Union fights DX over Black Country workers' rights
The GMB union has launched proceedings against delivery company DX on behalf of six workers – including staff from the Black Country.
It is another legal case being brought on behalf of workers in the so-called 'gig' economy who say they are being denied their rights.
DX drivers are currently viewed as self-employed contractors by DX, meaning they are denied basic rights such as holiday pay and national minimum wage, said the GMB.
The union says 'at least one' of the half-dozen workers involved in the case is based at the major DX hub at Ashmore Lake Way in Willenhall, where around 550 people work. The company has 43 sites nationwide.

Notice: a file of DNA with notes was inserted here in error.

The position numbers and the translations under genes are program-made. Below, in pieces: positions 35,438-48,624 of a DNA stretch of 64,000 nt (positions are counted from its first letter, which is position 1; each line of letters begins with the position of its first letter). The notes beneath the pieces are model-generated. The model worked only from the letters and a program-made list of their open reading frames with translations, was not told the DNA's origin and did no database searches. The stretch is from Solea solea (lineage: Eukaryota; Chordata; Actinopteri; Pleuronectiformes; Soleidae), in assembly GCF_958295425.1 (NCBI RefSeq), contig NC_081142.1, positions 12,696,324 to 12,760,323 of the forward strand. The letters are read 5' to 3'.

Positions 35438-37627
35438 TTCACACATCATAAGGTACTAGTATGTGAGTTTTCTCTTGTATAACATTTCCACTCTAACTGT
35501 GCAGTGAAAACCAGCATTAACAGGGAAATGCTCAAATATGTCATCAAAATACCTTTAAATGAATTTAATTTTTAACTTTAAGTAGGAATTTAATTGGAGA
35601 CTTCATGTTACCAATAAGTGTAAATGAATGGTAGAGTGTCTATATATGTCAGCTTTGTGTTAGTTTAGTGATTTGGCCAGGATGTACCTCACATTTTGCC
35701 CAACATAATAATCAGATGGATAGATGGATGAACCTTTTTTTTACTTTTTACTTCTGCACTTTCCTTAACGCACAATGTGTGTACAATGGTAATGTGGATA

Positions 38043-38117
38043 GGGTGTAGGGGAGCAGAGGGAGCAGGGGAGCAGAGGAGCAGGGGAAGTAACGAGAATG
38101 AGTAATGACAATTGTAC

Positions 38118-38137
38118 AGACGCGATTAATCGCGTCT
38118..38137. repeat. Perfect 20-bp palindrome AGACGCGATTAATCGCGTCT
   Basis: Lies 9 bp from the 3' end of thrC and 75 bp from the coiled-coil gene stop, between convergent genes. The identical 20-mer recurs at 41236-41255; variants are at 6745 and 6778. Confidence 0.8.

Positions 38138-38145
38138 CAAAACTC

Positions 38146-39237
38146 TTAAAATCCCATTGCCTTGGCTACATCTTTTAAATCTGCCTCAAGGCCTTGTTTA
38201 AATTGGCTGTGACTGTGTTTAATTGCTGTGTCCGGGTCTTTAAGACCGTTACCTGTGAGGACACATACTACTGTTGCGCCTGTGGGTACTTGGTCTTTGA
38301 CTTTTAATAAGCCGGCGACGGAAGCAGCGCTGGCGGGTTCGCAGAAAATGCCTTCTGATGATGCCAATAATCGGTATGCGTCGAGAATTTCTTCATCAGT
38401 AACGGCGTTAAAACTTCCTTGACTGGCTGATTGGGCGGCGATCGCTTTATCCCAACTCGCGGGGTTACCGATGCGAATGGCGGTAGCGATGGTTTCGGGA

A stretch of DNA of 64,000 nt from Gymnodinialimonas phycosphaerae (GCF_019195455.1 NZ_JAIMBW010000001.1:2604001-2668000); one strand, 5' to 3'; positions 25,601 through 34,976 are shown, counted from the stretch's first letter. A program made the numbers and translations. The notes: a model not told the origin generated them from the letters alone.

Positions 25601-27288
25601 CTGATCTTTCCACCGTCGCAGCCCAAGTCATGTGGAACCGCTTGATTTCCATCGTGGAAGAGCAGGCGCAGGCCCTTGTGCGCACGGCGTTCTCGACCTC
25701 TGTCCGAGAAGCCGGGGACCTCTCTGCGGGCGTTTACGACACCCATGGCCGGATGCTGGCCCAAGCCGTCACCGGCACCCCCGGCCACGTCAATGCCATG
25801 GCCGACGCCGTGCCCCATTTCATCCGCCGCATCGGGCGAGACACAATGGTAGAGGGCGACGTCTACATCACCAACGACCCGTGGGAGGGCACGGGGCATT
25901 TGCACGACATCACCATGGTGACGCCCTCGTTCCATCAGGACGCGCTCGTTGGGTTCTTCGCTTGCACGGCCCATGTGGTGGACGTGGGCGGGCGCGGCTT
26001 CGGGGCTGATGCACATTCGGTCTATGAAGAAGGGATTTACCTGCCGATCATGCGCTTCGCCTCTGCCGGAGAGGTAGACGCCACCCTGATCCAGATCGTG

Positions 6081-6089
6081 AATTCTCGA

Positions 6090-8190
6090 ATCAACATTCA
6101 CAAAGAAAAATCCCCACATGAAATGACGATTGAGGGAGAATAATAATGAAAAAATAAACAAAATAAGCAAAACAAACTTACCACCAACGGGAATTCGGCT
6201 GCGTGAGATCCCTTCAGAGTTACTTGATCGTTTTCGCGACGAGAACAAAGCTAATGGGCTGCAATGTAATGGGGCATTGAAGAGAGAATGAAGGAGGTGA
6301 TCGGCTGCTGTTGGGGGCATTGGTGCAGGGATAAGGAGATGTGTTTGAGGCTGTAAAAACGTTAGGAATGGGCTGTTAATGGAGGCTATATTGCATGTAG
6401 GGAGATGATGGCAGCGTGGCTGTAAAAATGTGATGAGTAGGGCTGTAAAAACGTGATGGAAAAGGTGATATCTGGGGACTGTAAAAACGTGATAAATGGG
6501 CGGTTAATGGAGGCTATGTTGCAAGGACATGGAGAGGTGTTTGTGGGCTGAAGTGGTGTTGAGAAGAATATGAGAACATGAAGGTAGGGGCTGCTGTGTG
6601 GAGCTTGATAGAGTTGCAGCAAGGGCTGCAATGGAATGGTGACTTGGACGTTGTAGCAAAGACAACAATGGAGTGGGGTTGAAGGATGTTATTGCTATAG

DX recently dropped its attempts to create a new hub at Essington, to replace its Willenhall sites, following opposition from local people.
National officer Justin Bowden said: "It is high time that gig economy employers like DX stepped up to their responsibilities for those who put in the hours for them.
"GMB will continue to challenge this shameful practice wherever we can.
"Multimillion-pound employers need to realise that they cannot continue to avoid basic workers' rights."
The new case comes on the back of the union's success in a case against Uber last year.
The company maintained that its drivers were self-employed contractors rather than permanent employees, but an employment tribunal in London disagreed.
The DX claims are being brought by law firm Leigh Day, on whose behalf Michael Newman said: "We believe gig economy employers such as DX are trying to avoid their legal responsibilities by dressing up relations with their workers as self-employment." Bosses at DX have yet to comment on the matter.
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